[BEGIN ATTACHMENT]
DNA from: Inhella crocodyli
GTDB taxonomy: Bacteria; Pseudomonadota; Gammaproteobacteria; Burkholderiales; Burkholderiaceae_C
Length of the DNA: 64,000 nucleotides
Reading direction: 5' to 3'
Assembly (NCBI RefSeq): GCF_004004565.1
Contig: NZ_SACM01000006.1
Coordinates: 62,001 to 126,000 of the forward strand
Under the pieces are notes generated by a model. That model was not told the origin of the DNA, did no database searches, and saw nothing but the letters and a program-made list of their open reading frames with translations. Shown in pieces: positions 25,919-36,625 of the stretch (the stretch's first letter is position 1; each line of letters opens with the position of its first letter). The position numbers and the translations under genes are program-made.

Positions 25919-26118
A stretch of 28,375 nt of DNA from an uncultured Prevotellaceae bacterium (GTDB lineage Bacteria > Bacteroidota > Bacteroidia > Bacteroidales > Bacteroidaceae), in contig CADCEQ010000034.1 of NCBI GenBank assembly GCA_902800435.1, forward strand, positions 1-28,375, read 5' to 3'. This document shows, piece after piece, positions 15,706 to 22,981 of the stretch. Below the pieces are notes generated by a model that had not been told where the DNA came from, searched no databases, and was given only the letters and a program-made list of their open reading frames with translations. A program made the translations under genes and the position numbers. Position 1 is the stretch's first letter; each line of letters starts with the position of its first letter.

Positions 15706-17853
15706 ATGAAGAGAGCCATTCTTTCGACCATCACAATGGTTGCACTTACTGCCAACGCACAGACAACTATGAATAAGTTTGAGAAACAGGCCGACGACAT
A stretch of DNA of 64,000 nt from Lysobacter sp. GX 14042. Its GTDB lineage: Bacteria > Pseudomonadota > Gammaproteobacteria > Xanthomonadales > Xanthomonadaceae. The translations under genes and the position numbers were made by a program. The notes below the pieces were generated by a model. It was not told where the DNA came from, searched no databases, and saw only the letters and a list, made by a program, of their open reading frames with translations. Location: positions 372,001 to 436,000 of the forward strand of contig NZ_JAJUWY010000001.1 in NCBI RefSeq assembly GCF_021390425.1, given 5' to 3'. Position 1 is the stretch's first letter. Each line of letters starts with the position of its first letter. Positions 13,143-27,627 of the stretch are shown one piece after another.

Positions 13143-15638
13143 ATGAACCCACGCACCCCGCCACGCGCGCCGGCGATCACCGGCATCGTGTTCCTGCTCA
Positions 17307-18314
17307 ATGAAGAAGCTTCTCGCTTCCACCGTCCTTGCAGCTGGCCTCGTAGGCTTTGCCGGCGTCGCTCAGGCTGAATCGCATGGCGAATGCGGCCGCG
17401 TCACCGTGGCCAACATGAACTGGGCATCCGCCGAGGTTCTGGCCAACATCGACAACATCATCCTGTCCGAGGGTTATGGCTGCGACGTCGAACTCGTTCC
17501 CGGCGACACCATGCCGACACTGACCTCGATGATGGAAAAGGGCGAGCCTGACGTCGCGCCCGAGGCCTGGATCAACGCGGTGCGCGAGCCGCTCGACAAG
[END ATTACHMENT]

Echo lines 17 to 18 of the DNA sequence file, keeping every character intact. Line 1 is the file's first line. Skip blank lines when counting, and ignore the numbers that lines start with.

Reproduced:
17307 ATGAAGAAGCTTCTCGCTTCCACCGTCCTTGCAGCTGGCCTCGTAGGCTTTGCCGGCGTCGCTCAGGCTGAATCGCATGGCGAATGCGGCCGCG
17401 TCACCGTGGCCAACATGAACTGGGCATCCGCCGAGGTTCTGGCCAACATCGACAACATCATCCTGTCCGAGGGTTATGGCTGCGACGTCGAACTCGTTCC